119,566 cancer claims received$53,189,077 paid out by the Trupanion policy for cancer claims
Breeds Most Commonly Claiming for Cancer
1 Boxer
2 Golden Retriever
3 Boston Terrier
4 Labrador Retriever
5 Mixed Breed
6 German Shepherd
7 Mixed Breed
8 Miniature Schnauzer
9 English Bulldog
10 Mixed breed Large (55 – 90lbs when full grown)
Learn more about the importance of pet cancer awareness by hearing this member's story with their dog Dempsey.
Dempsey, a Trupanion pet since 2016

Dempsey faced an even greater challenge- cancer. Once again, we filed claims to cover her diagnosis, surgery, and ultrasound, and Trupanion paid the claims quickly. We are so thankful that we decided to purchase a Trupanion policy to help ease those heart-wrenching decisions regarding the care of our irreplaceable Dempsey,” Patty H, Trupanion member since 2016

The importance of a family support system when a pet is diagnosed with cancer

When your pet is diagnosed with a condition like cancer, the support of family and friends is essential for the well-being of your family. For example, “as with any illness that requires expensive and long-term care it is important to have a support system in place for you as the primary caretaker. Often, just having someone you can talk to who knows what your beloved pet is going through can help. Also, some treatments may require giving multiple medications a day and frequent trips to your veterinarian for rechecks. Because of this, this may mean sometimes you’ll need help with medication administration or drop-off and pick-up from your veterinarian,” states Nold.

A treatment plan for your pet

Not every pet will have the same treatment plan. Also, a treatment plan is unique to each’s pet’s cancer diagnosis. Nold weighs in on what to expect on the best course of action for your furry friend.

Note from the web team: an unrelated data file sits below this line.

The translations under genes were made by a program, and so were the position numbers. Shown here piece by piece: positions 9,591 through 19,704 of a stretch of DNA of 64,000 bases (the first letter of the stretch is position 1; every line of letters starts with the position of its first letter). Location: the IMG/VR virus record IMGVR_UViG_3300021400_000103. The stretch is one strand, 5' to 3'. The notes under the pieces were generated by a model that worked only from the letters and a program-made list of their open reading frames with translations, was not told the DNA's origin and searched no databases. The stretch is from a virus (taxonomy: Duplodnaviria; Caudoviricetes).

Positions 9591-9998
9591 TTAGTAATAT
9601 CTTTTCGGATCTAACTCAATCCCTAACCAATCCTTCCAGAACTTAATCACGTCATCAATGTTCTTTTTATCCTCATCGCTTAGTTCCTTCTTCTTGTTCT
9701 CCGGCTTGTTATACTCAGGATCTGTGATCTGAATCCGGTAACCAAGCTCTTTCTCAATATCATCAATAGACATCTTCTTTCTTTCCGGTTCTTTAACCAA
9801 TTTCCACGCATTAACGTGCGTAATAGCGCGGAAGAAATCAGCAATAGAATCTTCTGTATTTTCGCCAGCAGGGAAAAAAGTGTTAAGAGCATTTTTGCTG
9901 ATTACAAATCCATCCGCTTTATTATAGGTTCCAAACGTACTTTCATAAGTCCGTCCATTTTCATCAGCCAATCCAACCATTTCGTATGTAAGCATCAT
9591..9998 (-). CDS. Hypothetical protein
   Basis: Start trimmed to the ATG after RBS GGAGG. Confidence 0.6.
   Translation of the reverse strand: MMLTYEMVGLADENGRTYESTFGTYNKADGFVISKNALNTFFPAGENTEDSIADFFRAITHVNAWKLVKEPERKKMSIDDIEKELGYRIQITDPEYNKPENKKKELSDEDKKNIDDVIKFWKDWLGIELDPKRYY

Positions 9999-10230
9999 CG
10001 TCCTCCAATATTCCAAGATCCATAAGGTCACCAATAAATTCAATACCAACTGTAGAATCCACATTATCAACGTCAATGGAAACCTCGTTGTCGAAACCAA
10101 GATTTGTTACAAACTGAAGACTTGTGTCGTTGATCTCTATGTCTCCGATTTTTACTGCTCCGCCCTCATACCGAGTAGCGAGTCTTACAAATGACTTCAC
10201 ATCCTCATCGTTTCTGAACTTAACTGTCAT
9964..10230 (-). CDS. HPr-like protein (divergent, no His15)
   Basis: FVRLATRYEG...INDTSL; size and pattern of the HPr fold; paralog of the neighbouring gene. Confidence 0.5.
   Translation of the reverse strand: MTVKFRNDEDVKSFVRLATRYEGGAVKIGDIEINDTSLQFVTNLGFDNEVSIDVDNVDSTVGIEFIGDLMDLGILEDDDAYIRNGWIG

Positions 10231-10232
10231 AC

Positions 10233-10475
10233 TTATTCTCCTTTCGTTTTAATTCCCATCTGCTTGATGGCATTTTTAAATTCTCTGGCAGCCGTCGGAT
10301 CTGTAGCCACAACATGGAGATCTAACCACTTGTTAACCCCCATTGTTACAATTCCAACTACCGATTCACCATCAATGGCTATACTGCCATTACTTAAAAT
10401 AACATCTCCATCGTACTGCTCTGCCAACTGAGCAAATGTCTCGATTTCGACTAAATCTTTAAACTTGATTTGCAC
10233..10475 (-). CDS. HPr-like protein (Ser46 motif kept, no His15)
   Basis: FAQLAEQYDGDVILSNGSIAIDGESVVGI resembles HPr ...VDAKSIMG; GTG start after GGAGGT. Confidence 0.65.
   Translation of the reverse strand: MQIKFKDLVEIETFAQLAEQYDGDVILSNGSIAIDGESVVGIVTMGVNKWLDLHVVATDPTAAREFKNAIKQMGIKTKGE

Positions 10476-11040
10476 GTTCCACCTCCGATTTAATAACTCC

The best course of treatment in terms of “gold standard” can only be determined after the type of cancer (as well as the stage/grade of cancer in some cases) has been diagnosed.  Some types of cancer can be treated with only surgical removal and others may require more extensive treatment such as chemotherapy or radiation therapy.  In some cases, your veterinarian may refer your pet to an oncology specialist.  Ultimately the best course of treatment also depends on your pet, in some cases you and your veterinarian may decide the “gold standard” for treatment may not be tolerated by your pet or isn’t available locally.”

Learn more about how pet cancer awareness can help your furry friends.

Pet cancer awareness: essential for the health and wellness of your furry family member

Any medical condition diagnosis is stressful for pet owners. Naturally, a cancer diagnosis is no different. Most importantly, letting your pet know you’re there and give them all the love and support can mean everything to them. But under the expertise and guidance of your veterinarian, a family support system, and an early diagnosis can help your help get to remission in the future.

To learn more about medical conditions, Read on to learn about What You Need to Know About Diabetes in Dogs and Cats